People were wallowing in absolute poverty in rural areas. Of South Africa’s population of 40.56m people, 13.23m people were located in traditional areas. The employment rate for the whole of South Africa was 66% but for traditional areas, it was only 42%. For the whole of South Africa, 246 out of 1000 people had telephones, while in traditional areas, only 34 out of 1000 had telephones. Similarly, for access to electricity and water, the levels in traditional areas were way below the national average.

Some people have characterised the situation with respect to municipal and traditional leaders as "two bulls in one kraal" or in other words two sets of leadership which could not work together. This was an unfortunate characterisation since what was needed, was the pooling and deployment of all available leadership resources as was laid out in the Constitution. The discussion document therefore represented one of the avenues for moving forward. The Minister indicated that he was glad that traditional leaders from all six of the provinces which had houses of traditional leadership, had decided to take part in the process.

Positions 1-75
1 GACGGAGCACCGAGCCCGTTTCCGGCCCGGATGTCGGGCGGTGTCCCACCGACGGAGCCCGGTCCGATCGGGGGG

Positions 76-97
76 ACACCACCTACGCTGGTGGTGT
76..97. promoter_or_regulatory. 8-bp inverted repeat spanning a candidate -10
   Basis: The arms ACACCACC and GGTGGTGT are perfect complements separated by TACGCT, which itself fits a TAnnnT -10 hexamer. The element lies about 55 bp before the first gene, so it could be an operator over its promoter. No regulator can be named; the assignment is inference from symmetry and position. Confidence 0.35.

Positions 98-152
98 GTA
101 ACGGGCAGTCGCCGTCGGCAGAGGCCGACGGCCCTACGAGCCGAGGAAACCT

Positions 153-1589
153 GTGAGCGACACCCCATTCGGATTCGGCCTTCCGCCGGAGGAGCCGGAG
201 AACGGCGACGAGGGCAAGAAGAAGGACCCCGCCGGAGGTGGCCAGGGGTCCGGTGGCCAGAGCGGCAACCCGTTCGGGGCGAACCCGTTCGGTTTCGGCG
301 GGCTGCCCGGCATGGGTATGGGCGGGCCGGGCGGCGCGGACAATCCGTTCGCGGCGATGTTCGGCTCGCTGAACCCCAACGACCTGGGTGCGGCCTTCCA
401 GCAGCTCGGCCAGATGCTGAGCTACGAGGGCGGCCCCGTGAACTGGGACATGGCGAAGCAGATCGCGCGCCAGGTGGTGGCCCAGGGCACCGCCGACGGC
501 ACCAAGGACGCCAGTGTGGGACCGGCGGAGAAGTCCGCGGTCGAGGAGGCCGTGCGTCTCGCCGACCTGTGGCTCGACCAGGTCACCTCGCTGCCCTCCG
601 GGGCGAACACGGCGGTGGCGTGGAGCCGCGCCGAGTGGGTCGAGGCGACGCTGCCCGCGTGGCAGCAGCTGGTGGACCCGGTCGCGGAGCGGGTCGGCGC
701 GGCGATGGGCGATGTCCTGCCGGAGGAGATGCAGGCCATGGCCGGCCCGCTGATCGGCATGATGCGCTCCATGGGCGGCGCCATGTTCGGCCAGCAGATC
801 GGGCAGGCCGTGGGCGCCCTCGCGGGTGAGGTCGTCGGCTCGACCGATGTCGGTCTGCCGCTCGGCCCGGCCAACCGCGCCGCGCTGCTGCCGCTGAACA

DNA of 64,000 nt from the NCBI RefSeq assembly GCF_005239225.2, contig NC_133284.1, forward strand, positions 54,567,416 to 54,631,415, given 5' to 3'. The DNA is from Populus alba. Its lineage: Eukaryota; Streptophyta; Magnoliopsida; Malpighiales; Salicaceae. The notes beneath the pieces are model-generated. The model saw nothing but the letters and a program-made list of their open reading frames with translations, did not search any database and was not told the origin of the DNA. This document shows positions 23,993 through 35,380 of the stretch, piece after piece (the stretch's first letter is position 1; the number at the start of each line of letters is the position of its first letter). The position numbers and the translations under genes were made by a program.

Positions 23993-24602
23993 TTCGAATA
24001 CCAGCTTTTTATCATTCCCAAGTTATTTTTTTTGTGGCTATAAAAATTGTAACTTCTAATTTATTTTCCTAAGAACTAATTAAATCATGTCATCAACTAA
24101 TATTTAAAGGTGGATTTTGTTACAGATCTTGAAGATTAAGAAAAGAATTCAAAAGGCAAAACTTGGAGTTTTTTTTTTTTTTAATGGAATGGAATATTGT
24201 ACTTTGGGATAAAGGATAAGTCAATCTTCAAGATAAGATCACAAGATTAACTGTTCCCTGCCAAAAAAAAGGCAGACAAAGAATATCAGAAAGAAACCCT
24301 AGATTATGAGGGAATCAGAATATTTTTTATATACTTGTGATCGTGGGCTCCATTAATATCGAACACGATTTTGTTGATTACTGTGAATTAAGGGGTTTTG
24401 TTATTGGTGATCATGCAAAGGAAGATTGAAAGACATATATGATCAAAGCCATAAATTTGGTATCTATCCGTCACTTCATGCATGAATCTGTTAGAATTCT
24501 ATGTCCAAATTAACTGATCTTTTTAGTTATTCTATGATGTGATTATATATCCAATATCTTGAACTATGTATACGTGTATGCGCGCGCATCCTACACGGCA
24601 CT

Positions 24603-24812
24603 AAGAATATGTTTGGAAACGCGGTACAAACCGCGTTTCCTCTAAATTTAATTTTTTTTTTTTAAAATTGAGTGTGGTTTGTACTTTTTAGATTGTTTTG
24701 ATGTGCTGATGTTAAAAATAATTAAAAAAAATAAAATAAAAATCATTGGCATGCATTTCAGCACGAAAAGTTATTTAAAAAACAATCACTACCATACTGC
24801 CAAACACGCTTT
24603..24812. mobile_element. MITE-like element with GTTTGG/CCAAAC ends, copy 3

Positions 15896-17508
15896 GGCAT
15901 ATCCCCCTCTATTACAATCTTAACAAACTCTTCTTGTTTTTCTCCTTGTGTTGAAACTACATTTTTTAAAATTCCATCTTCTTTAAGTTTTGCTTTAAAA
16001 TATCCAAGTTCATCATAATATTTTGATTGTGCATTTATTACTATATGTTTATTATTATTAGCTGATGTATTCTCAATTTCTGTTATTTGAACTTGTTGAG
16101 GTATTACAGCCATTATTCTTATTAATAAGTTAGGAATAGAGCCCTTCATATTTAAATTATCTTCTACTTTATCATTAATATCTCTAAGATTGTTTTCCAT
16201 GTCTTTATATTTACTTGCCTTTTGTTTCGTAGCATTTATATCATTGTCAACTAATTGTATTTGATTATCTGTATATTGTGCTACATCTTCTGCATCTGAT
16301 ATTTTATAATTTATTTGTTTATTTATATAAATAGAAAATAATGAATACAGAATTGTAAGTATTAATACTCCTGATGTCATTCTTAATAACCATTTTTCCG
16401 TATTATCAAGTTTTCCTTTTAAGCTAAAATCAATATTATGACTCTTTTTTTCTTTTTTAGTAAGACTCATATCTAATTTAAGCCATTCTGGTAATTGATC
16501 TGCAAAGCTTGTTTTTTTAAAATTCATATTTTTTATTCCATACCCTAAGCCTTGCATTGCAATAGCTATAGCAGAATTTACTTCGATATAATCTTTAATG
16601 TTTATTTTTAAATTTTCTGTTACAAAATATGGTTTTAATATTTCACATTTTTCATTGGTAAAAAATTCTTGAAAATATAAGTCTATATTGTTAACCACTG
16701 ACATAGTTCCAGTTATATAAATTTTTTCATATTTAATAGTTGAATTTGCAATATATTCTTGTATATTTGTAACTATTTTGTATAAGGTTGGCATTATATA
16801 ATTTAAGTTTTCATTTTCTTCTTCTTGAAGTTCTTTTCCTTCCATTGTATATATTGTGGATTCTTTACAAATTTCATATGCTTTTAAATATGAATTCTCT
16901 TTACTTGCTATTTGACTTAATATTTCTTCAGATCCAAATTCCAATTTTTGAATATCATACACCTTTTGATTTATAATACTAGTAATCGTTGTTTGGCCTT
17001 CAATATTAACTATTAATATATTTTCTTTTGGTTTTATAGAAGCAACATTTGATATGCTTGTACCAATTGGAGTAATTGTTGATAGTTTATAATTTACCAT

Agriculture and Land Affairs Ministry
Ms Thoko Didiza said that this was an important forum. This was not to say that the previous five years were not important, but these had mostly been spent formulating ideas and testing theories. Land reform was an integral part of the transformation from Apartheid, but the issue of land ownership was still skewed by the domination in land ownership of the majority of the land by just a few. The process of land reform had been ongoing since 1994 and the department had adopted a policy of support for those who were living off the land and of the empowerment of farmers who had benefited from land redistribution. Land reform was a challenging and problematic issue, because it involved political and legal questions.